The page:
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Meanwhile In Afghanistan


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#41 Simon Tan

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Posted 21 October 2015 - 0100 AM

Now, now....you are hurting the feelings of a large portion of your countrymen.


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#42 EchoFiveMike

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Posted 21 October 2015 - 0116 AM

Good.  They need far more hurt than their feelings.

 

And they're not "my countrymen;" these loathsome fucks are a tapeworm in the bowels of actual America and the Western world in general.

 

da127bfcc658abbf6224d71f35448ce2.png

 

S/F....Ken M


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#43 Panzermann

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Posted 12 November 2015 - 1612 PM

Reads like they want to shift responsibility to the Afghans:

US troops didn't have eyes on Afghan hospital before attack
BY KEN DILANIAN AND LYNNE O'DONNELL
NOV. 11, 2015 4:55 PM EST

WASHINGTON (AP) Immediately after the U.S. killed at least 30 people in a devastating airstrike on a charity hospital, Afghanistan's national security adviser told a European diplomat his country would take responsibility because "we are without doubt, 100 percent convinced the place was occupied by Taliban," according to notes of the meeting reviewed by The Associated Press.

More than a month later, no evidence has emerged to support that assertion. Eyewitnesses tell the AP they saw no gunmen at the hospital.
Instead, there are mounting indications the U.S. military relied heavily on Afghan allies who resented the internationally run Doctors Without Borders hospital, which treated Afghan security forces and Taliban alike but says it refused to admit armed men.
The new evidence includes details the AP has learned about the location of American troops during the attack. The U.S. special forces unit whose commander called in the strike was under fire in the Kunduz provincial governor's compound a half-mile away from the hospital, according to a former intelligence official who has reviewed documents describing the incident. The commander could not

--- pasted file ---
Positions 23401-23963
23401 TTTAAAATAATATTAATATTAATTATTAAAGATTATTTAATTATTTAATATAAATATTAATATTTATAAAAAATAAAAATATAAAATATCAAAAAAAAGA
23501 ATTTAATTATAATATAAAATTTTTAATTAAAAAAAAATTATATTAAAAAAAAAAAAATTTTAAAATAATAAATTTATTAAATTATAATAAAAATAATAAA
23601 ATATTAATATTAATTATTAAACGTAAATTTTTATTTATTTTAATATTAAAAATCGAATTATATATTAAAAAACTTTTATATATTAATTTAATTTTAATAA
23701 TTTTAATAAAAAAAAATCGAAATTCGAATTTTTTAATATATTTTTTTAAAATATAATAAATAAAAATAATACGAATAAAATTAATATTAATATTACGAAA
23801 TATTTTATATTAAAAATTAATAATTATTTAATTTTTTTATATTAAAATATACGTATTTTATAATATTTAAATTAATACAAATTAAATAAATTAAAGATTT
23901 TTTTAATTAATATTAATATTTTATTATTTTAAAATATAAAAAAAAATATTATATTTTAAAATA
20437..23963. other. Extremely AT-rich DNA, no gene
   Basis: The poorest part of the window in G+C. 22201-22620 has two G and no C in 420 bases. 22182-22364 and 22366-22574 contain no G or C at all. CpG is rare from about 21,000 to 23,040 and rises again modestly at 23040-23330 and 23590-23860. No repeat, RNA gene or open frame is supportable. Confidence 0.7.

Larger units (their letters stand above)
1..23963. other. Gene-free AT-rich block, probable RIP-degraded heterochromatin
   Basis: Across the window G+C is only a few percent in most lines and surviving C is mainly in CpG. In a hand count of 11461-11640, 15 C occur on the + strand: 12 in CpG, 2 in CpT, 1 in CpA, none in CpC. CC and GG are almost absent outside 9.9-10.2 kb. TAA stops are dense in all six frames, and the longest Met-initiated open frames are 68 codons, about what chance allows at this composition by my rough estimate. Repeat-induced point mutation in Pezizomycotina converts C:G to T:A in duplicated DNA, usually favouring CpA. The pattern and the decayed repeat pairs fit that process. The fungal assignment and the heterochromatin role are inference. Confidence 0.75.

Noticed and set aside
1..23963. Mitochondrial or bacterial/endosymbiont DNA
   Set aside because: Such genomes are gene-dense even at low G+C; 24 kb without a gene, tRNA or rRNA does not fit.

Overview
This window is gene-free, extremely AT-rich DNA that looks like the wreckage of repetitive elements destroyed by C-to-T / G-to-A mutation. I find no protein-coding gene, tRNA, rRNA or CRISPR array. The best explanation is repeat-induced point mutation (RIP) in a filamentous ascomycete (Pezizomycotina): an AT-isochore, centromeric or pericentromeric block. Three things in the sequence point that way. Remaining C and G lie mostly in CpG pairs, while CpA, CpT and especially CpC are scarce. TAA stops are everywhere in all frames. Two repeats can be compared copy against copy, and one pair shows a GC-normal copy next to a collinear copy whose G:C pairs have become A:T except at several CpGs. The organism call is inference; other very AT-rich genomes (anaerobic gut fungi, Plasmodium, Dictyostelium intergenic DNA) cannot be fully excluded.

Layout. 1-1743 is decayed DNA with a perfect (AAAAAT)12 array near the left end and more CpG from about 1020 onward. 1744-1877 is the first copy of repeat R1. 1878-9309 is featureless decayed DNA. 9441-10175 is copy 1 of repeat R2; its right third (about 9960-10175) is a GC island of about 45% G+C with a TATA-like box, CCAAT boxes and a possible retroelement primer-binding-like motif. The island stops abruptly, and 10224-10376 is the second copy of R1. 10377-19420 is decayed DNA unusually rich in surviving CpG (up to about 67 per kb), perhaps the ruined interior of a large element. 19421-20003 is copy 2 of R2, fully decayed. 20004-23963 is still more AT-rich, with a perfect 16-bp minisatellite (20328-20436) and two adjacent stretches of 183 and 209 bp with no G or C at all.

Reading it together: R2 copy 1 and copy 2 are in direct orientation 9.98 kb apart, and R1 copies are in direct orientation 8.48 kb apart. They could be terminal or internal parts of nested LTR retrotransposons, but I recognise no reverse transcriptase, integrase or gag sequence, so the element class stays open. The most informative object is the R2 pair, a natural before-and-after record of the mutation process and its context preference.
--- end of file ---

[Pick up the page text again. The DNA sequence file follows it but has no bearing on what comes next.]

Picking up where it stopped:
see the medical facility so couldn't know firsthand whether the Taliban were using it as a base and sought the attack on the recommendation of Afghan forces, the official said.
Members of the unit have told Rep. Duncan Hunter, a California Republican who serves on the House Armed Services Committee, that they were unaware their target was a functioning hospital until the attack was over, said Joe Kasper, Hunter's spokesman.
Looking ahead, the strike raises questions about whether the U.S. military can rely on intelligence from Afghan allies in a war in which small contingents of Americans will increasingly fight with larger units of local forces.
Also at issue is how the target was vetted. American commanders, with sophisticated information
technology at their disposal, allowed the strike to go forward despite reports in their databases that the hospital was functioning. Even if armed Taliban fighters had been hiding inside, the U.S. acknowledges it would not have been justified in destroying a working hospital filled with wounded
patients.
Jailani, a 31-year-old mechanic who uses only one name, says he was at the hospital to see his brother-in-law, Ibrahim, who was admitted two days before the airstrike.
"On the day of the attack I was in the hospital from 9 a.m. until 5 a.m. During that time, the Taliban came in without guns, as patients or accompanying their patients, or sometimes they came
to take their dead out," he said. "They did not have permission to enter the hospital with their guns."
President Barack Obama has apologized for the attack. The Pentagon has said it was a mistake that resulted from both human and technical errors, and it is investigating, along with NATO and the Afghan government.
"No other nation in the history of warfare has gone to the lengths we do to avoid civilian casualties," Pentagon spokesman Navy Capt. Jeff Davis said in a statement. "And when we make a mistake, we will not only own up to it, we will also scrutinize all of the facts to learn from them so that it never happens again."
The attack by an AC-130 gunship came after days of heavy fighting in the northern Afghanistan city.
About 35 members of the 3rd Special Forces Group had been helping about 100 Afghan special forces soldiers retake Kunduz from the Taliban, the former U.S. intelligence official said. From their position in the governor's compound, they came under heavy assault by Taliban fighters, and sought to use air power to destroy the Taliban's remaining command and control nodes around the city.

The Afghans insisted the hospital was one of those command centers, and urged that it be destroyed, the former official said.

The AP has reported that some American intelligence suggested the Taliban were using the hospital.
Special forces and Army intelligence analysts were sifting through reports of heavy weapons at the compound, and they were tracking a Pakistani intelligence operative they believed was there.
It's unclear how much of that intelligence came from Afghan special forces. They had raided the hospital in July, seeking an al-Qaida member they believed was being treated, despite protests from Doctors Without Borders. After the American air attack, the Afghan soldiers rushed in, looking for Taliban fighters, Doctors Without Borders said.
The U.S. 3rd Special Forces Group knew the hospital was treating patients, according to a daily log by one of its senior officers written Oct. 2.